8. Keep adding to your repertoire (if you think “The only thing I can draw is an elephant”, or whatever, you need to get yourself some practice doing other stuff!)
  9. At my Conference session back in February, I gave away some desk-top, page-a-day diaries that our sponsors were kind enough to let me have. A doodle a day, five minutes a day, is a brilliant way to improve your drawing skills
  10. Putting your work on a blog or Instagram (even if you share it with only a few people) is something that will make a huge difference as it will motivate you to reach higher

Practice is the key. Practice leads to improvement — as these amazing examples on Bored Panda demonstrate.

And it's vital to understand this:

It's not a question of having the ability to draw anything. Rather, it's a question of giving yourself the practice to have the courage to try to draw things that might convey and clarify meaning; convey ideas; add interest, generate language, etc.

Here you have ideas for activities that use classroom drawing and we have further activities (content in Spanish) on our Spanish teacher training blog.

A crazy class in football crazy Barcelona

Football crazy

Here's one that was a one-off but a lot of fun (if a bit crazy!): an impromptu, unplanned, materials- and preparation-free class that came about when two students and I failed to find a bar (in the centre of Barcelona !!!) to watch the Manchester City vs Real Madrid Champions semi final and ended up following it via the text commentary on four different mobile devices, each connected to a different website — left to right, above, The Guardian, The BBC, Marca.com and (not shown) El Mundo Deportivo.

With the first beer, the conversation got on to which of the four would update first and which we could trust to give an unbiased account of the game and it just kind of developed from there — with a fair bit of translation being required (not necessary a bad thing, if you ask me); a lot of working out meaning from context; and lot of new vocabulary; a lot of wanting to understand the text(-s); a lot of fun, not to mention quite a lot of beer and patatas bravas!

You could do the same thing after the event, by painstakingly copying the commentaries and printing them out (etc) but your learners would probably already know the result and so there wouldn't be the excitement of that.

There were eventually four of us, two (myself included) self-confessed haters of all things football, and one who is (I quote) "proud to neither know nor care anything about football". Fun also, for the two fans to have to explain what was happening to her (and why they were getting so excited about it).

I'm not sure it would work in a larger group, but if you happen to have a private class that kicks off at 20.45 on a Champions night, with someone crazy about football, entertaining!

Gardening, cycling and life: a fun activity making lists

Miles of pain

Here's an idea that Andrew Wright suggested in his recently session at IATEFL: to, first, get your learners to list everything they know about gardening; and, then as a discussion activity, to talk about how that could be related to life.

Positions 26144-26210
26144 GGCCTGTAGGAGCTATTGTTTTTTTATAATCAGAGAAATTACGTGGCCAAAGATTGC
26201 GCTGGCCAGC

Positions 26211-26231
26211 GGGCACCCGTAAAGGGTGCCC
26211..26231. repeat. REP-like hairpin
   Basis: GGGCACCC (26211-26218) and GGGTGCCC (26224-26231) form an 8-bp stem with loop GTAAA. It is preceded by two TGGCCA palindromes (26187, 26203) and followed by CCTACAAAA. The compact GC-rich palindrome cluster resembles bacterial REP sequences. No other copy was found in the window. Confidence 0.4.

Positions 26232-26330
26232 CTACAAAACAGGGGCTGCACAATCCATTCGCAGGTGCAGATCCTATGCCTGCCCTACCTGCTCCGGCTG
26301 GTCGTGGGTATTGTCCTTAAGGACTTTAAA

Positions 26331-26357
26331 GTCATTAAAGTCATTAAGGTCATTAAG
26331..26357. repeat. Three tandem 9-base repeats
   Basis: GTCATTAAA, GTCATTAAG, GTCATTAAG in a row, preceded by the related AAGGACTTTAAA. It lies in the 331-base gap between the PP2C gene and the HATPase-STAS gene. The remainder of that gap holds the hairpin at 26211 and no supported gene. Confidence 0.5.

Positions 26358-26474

As I live and work in Barcelona, where virtually no one has a garden, I picked cycling for the example (image, above) that I created to show to the group I tried this with. And I let them pick literally any of their own interests.

I instructed them to list, among other things, the slightly bizarre, slightly nerdy, slightly tongue-in-cheek things about their hobby (my example was that the only really good thing about cycling is the amount of food you get to eat!). I also asked them to make all the items on their lists impersonal — achieved in part by pairing them as far as possible so that two people were creating the list on a hobby they shared.

Probably best as a task for adults rather than my teenagers (could you relate painting Warhammer figures to life 😉 ?).

My idea was to get them to use their phones, and the pictures I was hoping they would have there, to illustrate the whole thing. The Over app would have been brilliant for adding captions but we didn't in the end get there.

Footnote
We used pen and paper to create the list, but list.ly is a great alternative if you want to do activities with lists.

See also my article on OneStopEnglish for 10 fun tasks with lists (subscription or 30-day free trial required).

Hand over the tools: technology for learners, not teachers

My presentation for OneStopEnglish at IATEFL 2016, in Birmingham last Saturday.

For OneStopEnglish, I have written a series of articles on tasks which involve the learners, not the teachers, using technology either inside or outside the classroom.

The articles, for a wide variety of levels and ages, include around 70 different tasks learners can do and share these three characteristics:

  • They have the learners not the teacher using the technology
  • They involve using only a minimum amount of technology
  • They are designed to produce a maximum amount of interaction and use of language

In his plenary session the previous day, Andrew Wright was talking about learners creating their own stories and said this:

They're not doing it for you, they're doing it with you, for themselves.

21st century technology allows people to do precisely that — or at least it does if you the teacher take your hands off the mouse and keyboard, and hand over the technology to your learners.

Subscription is required for full access to OneStopEnglish. but you can also have a free 30-day trial, and school access is another possibility- As there are over 9,000 resources there, it's a site I highly recommend.